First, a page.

(Guest post by MDiv student, Michael O’Steen, who is a pastoral assistant at St. Andrew’s Chapel)
I had the opportunity to attend the annual General Assembly of my denomination (PCA) for the first time this year, and as a visiting non-commissioner, I want to share my experience for those who might find themselves at GA for the first time next year.
First of all, GA offers a lot. From denominational business to hours of seminars, you can easily fill your schedule. Things really got started for me on Tuesday when I got a feel for the convention space and started visiting exhibitor booths. There are hundreds of exhibitor booths. At your first GA, take some time to visit them. You can learn about exciting ministries that you had never knew existed, and who knows, maybe even make some meaningful connections. You may also want to bring some extra luggage on your trip. There’s enough free stuff to fill a suitcase.
Tuesday afternoon, I took advantage of the seminars being offered. You should do the same when you go to GA. With over 10 seminars offered every hour from 2:00PM–5:00PM, the hardest thing to do is to choose which ones to attend. I tried to choose the ones most relevant to my interests, my struggles, and those that seemed like they would bless me in ministry. There was one seminar offered on Wednesday morning that every GA first-timer needs to attend: GA for Rookies. As I understand it, this is a seminar offered every year by Stated Clerk Roy Taylor. He really helps you to understand what to be looking for during GA, how to process parliamentary procedure, and he highlights some of the major issues being brought to the floor. He also gives a brief history of the PCA, which may end up enduring you to the denomination all the more.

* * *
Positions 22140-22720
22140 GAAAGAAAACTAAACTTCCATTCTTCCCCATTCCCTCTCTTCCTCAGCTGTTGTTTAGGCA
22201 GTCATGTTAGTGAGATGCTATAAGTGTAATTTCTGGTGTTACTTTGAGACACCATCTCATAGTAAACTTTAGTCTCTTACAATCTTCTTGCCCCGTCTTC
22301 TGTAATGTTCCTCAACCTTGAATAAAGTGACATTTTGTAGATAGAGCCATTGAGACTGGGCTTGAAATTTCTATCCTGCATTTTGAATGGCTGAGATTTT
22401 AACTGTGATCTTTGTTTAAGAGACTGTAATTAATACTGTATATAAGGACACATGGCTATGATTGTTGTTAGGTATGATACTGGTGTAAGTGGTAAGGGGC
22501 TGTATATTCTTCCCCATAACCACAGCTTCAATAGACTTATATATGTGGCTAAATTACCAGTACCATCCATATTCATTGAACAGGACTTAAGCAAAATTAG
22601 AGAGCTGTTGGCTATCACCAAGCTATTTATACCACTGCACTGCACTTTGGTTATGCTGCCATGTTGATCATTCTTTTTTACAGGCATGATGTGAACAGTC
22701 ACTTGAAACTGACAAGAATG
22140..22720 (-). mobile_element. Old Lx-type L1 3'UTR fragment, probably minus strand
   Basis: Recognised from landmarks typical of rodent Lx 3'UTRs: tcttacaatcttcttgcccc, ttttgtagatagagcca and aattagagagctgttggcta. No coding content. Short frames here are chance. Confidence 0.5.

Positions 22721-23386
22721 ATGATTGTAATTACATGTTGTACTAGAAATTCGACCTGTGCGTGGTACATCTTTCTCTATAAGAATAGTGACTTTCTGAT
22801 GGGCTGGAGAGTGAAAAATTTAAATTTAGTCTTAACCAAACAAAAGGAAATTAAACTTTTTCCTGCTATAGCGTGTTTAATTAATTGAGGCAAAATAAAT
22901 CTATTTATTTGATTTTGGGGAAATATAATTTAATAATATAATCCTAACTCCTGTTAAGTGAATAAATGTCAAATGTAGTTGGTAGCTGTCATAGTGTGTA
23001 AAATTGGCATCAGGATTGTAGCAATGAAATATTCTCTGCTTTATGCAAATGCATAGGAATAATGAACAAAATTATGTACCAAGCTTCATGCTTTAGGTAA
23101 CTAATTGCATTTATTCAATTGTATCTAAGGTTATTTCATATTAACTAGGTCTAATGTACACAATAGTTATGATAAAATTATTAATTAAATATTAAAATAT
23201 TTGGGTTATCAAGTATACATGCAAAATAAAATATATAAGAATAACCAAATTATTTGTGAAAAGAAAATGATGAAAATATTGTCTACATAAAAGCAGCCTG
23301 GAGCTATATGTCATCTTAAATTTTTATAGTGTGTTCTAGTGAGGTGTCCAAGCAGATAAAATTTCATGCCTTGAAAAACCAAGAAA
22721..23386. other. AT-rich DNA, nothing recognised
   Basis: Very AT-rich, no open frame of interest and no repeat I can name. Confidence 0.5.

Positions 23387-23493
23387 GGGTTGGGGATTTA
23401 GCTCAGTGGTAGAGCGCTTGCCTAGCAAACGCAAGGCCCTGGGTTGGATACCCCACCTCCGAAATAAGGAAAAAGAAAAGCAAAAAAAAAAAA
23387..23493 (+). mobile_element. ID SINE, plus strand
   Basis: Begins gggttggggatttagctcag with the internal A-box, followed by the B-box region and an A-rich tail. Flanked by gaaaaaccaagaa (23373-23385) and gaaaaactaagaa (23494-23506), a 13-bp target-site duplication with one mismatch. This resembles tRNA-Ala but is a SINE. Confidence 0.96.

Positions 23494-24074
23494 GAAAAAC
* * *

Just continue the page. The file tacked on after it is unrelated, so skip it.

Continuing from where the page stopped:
After GA for Rookies, there was an assembly-wide seminar presenting a study report on the roles of women in the PCA. If there was one thing I could do differently in preparation for my first GA, it would have been to read the study report before it was presented. This would have been very helpful to me to follow along deeper and be more engaged with the study committee presentation. It would have also helped me to track with the business that ensued on the commissioner floor when the committee’s recommendations were passed. Perhaps these study reports are something you will have access to when you go to GA for the first time.
After the assembly-wide seminar, denominational business kicked off through Thursday. I found it helpful to sit next to someone who could give me some insight into what was happening. If you know someone at your first GA who might be willing to help, it would be a good idea to sit with them, especially if you have yet to come under the care of your presbytery and haven’t been to a number of presbytery meetings.
Beside getting caught up in the newness of everything, take a look around. You will likely see pastors from all around the country happy to see one another, giving you a window into the love and comradery of the PCA.